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Math Help - Require aid for simple factorising question...

  1. #1
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    Post Require aid for simple factorising question...

    Hi.

    I've not actually been taught how to factorise the following, and I'm required to do so for upcoming exams.

    x^3 - 4x^2 + x + 6


    The book states a simplified version of the above is the following:

    (x - 3)(x^2 - x - 2)

    Could someone please explain to me how you get from the above equation to the simplified one?


    Thanks.
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  2. #2
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    If you have a polynomial


    P(x)=a_{n}x^{n}+a_{n-1}x^{n-1}+..........+a_{0}

    You can find the solution x=x_{0} in the divisors of a_{0}.

    If you have found a solution x=x_{0} satisfying P(x_{0})=0 then you can write your polynomial expresion like this:


    P(x)=(x-x_{0})*Q(x)

    Where Q(x) is calculated by dividing P(x) at (x-x_{0})

    In your example your x_{0}=3 because 3 is satisfying the condition P(x_{0})=0 \Rightarrow P(3)=0 \Rightarrow your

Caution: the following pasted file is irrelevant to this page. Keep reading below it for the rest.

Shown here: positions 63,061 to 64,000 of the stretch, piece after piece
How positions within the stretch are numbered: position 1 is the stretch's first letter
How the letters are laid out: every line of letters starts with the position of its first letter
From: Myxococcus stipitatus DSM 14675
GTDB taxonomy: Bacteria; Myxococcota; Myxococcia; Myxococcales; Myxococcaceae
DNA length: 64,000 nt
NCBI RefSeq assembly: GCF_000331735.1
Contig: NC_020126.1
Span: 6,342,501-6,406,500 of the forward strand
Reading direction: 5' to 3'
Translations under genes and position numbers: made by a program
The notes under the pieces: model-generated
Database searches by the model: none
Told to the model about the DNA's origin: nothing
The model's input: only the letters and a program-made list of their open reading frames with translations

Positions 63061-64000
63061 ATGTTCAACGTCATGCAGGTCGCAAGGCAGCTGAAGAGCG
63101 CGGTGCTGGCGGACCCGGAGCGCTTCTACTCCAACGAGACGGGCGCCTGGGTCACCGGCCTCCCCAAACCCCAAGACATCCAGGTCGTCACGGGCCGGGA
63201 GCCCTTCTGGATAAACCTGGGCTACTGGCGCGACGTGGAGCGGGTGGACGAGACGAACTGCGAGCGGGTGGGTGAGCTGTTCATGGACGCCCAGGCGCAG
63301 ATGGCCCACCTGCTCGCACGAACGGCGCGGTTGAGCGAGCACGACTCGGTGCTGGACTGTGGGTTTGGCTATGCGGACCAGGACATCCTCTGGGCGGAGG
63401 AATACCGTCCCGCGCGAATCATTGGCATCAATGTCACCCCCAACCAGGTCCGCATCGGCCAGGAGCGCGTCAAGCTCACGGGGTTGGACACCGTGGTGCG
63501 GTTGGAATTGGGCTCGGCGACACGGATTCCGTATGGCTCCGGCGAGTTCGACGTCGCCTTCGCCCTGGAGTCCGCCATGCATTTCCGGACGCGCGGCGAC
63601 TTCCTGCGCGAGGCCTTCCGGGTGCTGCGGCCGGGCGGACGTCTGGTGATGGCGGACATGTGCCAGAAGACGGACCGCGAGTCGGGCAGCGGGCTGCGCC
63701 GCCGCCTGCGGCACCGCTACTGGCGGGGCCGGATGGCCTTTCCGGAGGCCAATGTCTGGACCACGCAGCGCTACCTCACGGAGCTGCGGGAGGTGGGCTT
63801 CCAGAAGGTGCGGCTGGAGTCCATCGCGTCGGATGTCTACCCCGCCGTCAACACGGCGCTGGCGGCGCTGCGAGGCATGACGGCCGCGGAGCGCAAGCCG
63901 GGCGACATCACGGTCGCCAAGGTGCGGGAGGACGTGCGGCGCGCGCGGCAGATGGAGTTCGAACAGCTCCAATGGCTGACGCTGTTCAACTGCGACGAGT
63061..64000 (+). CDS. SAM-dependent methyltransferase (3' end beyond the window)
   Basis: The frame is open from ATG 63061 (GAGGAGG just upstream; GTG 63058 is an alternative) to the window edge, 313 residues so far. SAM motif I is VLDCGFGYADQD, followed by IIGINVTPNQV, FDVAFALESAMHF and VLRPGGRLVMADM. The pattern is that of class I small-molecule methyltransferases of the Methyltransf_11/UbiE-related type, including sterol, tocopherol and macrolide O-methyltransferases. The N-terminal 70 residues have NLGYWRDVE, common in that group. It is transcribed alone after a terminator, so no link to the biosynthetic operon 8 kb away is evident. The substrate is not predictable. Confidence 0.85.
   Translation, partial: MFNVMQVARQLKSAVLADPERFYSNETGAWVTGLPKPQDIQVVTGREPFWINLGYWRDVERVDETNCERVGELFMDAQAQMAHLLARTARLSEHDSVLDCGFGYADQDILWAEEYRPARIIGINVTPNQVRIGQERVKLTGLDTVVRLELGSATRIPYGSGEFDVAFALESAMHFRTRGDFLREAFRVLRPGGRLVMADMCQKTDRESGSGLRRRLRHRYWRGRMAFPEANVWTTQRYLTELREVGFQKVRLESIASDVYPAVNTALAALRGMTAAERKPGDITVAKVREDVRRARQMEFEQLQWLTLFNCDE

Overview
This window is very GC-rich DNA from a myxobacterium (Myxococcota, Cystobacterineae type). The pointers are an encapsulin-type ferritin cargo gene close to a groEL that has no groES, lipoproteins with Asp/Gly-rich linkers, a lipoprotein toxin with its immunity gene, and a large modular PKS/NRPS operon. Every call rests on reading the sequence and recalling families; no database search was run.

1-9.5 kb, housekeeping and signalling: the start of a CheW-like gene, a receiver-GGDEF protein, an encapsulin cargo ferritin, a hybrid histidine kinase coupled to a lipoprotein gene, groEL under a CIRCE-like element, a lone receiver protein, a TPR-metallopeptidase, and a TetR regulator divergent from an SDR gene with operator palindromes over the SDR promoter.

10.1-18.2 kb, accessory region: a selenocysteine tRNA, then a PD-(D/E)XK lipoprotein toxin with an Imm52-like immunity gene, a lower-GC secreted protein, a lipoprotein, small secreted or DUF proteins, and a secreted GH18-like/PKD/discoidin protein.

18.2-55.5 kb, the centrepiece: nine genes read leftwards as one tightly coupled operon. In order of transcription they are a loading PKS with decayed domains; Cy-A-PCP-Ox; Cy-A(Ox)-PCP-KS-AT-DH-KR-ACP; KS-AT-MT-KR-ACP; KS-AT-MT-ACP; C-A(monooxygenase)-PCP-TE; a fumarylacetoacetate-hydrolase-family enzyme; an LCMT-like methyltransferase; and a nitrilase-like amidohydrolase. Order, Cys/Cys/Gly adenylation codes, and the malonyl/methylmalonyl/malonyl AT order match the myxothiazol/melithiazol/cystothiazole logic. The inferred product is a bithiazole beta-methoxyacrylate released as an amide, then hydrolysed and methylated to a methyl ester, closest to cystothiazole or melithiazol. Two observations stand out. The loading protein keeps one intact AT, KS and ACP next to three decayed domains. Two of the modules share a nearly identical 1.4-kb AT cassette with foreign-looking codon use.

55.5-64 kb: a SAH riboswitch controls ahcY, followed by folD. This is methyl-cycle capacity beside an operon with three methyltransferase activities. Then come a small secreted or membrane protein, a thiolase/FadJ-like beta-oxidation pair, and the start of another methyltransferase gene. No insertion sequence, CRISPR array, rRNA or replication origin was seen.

P(x)=(x-3)*Q(x)

    You will find Q(x)=x^2-x-2 by dividing P(x)=x^3-4x^2+x+6 at x-3



    Hope it's clear

    Have a nice day!
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  3. #3
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    If (x-a) is a factor of x^3- 4x^2+ x+ 6, then we must have [tex]x^3- 4x^2+ x+ 6= (x- a)(bx^3+ cx+ d)[tex]. That tells you two things. First, whatever a is, it must make a^3- 4a^2+ a+ 6= 0 because the "(x-a)" factor become "(a-a)= 0" so the product on the right is 0. Further, while it is theoretically possible to factor using irrational numbers there is no good way to do that so you are really looking for factors using rational and integer numbers. Looking just at the constant terms in [tex]x^3- 4x^2+ x+ 6= (x- a)(bx^3+ cx+ d)[tex] it is easy to see that we must have ad= 6 and so a must be a factor of 6. The integer factors of 6 are \pm 1, \pm 2, [tex]\pm 3[/math and \pm 6. Check those numbers to see that 3 makes the polynomial 0 and so x- 3 really is a factor. You can then divide by x- 3 as Hush_Hush says to find the other factor.

    Actually, as you are doing that, you may also find that (-1)^3- 4(-1)^2+ (-1)+ 6= -6+ 6= 0 so that (x-(-1))= x+ 1 is also a factor and that 2^3- 4(2^2)+ 2+ 6= 16- 16= 0 so that x-2 is a third factor. That is, x^3- 4x^2+ x+ 6= (x- 3)(x^2- x- 2)= (x- 3)(x+ 1)(x- 2).
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  4. #4
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    Quote Originally Posted by cosmos22 View Post
    I've not actually been taught how to factorise the following, and I'm required to do so for upcoming exams.

    x^3 - 4x^2 + x + 6
    There is a whole suite of tools used for factoring bigger-than-quadratic polynomials. For a run-down, start with solving polynomials, and then learn how to use those "solving" tools for factoring polynomials. If you aren't familiar with the topics, you might want to start with learning about synthetic division and the Rational Roots Test.

    Good luck!
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